No doubt tranquil but rugged landscape and the colour green come to mind when talk turns to Ireland. However, the ‘Emerald Isle’ is also known for something less serene: The spirited, annual celebration of St. Patrick’s Day on March 17! Discover more about this cheerful holiday as we delve into the surprisingly sedate history, dearly held traditions and colourful customs of this much-loved Irish celebration.
Words: Shantini Suntharajah
The Patron Saint of Ireland
St. Patrick is Ireland’s patron saint and the day that is celebrated in his honour also marks the anniversary of his death.
Despite the fact that he is a well-known figure in Christianity, the details of St. Patrick’s life seem to have been lost in time. The few documents that do reveal anything about him read like an incredible tale of drama and intrigue, complete with a prison escape and celestial visions.
Although he is now irrevocably tied to Ireland, St. Patrick was actually born in Britain at the end of the 4th century. The story goes that when he was 16, Patrick was kidnapped and transported from Britain to Ireland by a group of Irish raiders who attacked his family estate. Lonely and terrified, Patrick sought comfort in prayer, becoming a devout Christian.
The young man spent six, long years in captivity. In his writings, he describes a voice – which he believes to be the voice of God – that instructed him to leave Ireland.
The experience gave him the courage to escape and walk more than 320 kms to the Irish coast before finding his way back to Britain where he experienced another revelation. This time, he dreamed of an angel telling him to return to Ireland as a Christian missionary.
After many years of training and religious study, Patrick became a priest and did just what the angel told him to do in his dream. He presumably spent the rest of his days preaching about Christianity and converting the Irish who were followers of a nature-based pagan religion at that time.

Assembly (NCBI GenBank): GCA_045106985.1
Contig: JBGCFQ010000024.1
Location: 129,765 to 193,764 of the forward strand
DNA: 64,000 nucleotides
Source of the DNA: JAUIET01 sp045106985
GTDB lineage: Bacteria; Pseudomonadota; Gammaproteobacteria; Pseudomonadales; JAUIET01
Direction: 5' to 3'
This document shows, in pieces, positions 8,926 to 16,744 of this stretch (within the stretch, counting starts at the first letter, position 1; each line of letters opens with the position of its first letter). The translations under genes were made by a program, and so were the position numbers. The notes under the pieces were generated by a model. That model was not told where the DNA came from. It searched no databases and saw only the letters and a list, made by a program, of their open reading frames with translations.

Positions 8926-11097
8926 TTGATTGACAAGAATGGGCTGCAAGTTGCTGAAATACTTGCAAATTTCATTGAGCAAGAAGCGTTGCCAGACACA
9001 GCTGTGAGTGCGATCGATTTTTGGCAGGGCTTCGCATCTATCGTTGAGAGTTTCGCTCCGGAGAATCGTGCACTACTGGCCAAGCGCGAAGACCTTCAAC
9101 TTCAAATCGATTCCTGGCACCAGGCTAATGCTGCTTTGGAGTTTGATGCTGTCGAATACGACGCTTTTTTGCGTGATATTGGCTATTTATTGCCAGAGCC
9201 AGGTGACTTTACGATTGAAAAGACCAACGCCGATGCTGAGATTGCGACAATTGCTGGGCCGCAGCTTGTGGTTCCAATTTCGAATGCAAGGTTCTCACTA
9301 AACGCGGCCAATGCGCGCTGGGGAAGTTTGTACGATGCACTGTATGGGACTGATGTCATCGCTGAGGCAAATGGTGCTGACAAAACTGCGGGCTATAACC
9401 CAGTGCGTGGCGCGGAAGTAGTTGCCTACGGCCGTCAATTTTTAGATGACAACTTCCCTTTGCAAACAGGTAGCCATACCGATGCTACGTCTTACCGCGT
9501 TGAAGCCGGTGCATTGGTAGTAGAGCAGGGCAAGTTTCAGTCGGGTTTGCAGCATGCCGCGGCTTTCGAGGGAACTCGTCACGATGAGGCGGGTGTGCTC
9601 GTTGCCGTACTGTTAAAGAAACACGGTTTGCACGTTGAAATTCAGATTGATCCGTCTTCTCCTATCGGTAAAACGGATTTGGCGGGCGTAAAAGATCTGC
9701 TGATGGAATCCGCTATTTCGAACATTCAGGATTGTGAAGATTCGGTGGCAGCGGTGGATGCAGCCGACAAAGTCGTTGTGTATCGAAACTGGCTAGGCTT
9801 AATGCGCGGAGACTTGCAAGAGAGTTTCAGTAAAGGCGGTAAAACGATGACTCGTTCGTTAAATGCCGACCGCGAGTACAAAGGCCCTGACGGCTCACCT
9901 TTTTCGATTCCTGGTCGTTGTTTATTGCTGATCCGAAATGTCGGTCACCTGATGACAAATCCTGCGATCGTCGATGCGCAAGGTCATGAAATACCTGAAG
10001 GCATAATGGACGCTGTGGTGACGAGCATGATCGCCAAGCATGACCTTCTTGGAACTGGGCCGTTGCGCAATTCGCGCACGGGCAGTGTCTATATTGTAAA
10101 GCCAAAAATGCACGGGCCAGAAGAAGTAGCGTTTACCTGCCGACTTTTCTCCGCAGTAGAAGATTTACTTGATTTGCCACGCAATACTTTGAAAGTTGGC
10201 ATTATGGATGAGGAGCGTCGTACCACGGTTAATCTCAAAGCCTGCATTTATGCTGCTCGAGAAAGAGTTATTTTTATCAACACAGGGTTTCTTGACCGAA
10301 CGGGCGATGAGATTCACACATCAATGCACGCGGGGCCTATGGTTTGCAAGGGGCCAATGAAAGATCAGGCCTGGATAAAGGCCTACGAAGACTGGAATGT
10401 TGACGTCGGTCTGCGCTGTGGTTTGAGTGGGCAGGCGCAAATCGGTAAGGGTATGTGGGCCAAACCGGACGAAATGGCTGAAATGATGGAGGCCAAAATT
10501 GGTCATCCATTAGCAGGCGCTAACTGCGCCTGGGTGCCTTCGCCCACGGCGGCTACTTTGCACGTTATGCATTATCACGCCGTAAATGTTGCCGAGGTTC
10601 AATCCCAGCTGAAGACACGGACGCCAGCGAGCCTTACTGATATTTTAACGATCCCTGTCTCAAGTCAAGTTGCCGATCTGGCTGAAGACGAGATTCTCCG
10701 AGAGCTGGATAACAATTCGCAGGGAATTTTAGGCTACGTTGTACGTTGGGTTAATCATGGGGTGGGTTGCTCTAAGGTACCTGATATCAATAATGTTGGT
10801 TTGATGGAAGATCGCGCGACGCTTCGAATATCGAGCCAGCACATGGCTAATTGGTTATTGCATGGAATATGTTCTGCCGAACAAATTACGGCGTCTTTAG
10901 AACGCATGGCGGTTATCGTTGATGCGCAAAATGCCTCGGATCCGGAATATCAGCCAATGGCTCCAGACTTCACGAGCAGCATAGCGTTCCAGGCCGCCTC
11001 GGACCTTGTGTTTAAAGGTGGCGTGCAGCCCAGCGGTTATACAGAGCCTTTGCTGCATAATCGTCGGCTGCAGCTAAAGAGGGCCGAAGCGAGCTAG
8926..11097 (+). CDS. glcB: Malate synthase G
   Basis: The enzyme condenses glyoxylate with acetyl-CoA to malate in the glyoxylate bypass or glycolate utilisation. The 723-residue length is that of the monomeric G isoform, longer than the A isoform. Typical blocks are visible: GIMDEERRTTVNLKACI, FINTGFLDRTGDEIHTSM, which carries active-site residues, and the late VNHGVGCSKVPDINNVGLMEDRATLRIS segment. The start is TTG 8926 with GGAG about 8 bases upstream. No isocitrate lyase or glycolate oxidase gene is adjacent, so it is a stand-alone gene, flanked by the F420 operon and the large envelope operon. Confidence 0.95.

Traditions & Symbols
There is a whole list of traditions and symbols associated with St. Patrick’s Day, which make it one of the most unique – and fun – festivals in the world.
Perhaps the oldest is the Shamrock. Essentially a three-leaved clover, the Shamrock is a national, Irish emblem and legend has it that St. Patrick used it to describe the meaning of the Holy Trinity. He explained that just as the Shamrock is one leaf with three parts, God too is one entity with three entities – the Father, the Son and the Holy Spirit.
Another popular and rather amusing symbol connected to St. Patrick’s Day is the legendary leprechaun. The word leprechaun is derived from the old Irish word lobaircin, which translates to ‘smallbodied fellow’. The ancient Celtics of Ireland believed leprechauns were extremely cranky, small, old-looking men who each owned a hidden pot of gold.
Originally, St. Patrick’s Day had nothing to do with leprechauns but when Walt Disney released a film about a cheerful, little Irish leprechaun in the late 1950s, Americans began associating the mythical creature with all things Irish, including St. Patrick’s Day.
If you were asked to represent St. Patrick’s Day with a colour, green comes to mind but there was a time when it was blue that symbolised this Irish holiday. Things changed in the 19th century when green came to signify Ireland, with the shade showcasing the gorgeous landscapes all year long; Ireland is also known as the land of ‘40 Shades of Green’. Wearing green is considered a tribute to Ireland and is believed to bring good luck on St. Patrick’s Day.
When it comes to traditional meals, cabbage and bacon are to St. Patrick’s’ Day what turkey is to Thanksgiving and Christmas. However, at the beginning of the 20th century, Irish immigrants in New York City began to replace bacon with corned beef. They learned this little money-saving trick from their Jewish neighbours. Now corned beef is commonly eaten as part of a St. Patrick’s Day meal, even in Ireland.